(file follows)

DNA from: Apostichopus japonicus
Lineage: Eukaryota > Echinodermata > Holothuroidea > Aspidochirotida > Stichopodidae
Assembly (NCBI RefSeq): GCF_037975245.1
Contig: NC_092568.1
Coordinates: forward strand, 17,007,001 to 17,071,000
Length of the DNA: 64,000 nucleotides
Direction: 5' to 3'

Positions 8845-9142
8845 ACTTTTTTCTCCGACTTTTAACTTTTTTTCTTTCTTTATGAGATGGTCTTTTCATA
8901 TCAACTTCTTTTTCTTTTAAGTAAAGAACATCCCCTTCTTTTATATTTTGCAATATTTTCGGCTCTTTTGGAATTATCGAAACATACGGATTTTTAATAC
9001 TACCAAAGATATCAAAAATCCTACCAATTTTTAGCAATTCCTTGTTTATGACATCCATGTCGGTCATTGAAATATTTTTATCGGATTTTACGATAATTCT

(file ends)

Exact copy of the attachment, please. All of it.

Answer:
DNA from: Apostichopus japonicus
Lineage: Eukaryota > Echinodermata > Holothuroidea > Aspidochirotida > Stichopodidae
Assembly (NCBI RefSeq): GCF_037975245.1
Contig: NC_092568.1
Coordinates: forward strand, 17,007,001 to 17,071,000
Length of the DNA: 64,000 nucleotides
Direction: 5' to 3'

Positions 8845-9142
8845 ACTTTTTTCTCCGACTTTTAACTTTTTTTCTTTCTTTATGAGATGGTCTTTTCATA
8901 TCAACTTCTTTTTCTTTTAAGTAAAGAACATCCCCTTCTTTTATATTTTGCAATATTTTCGGCTCTTTTGGAATTATCGAAACATACGGATTTTTAATAC
9001 TACCAAAGATATCAAAAATCCTACCAATTTTTAGCAATTCCTTGTTTATGACATCCATGTCGGTCATTGAAATATTTTTATCGGATTTTACGATAATTCT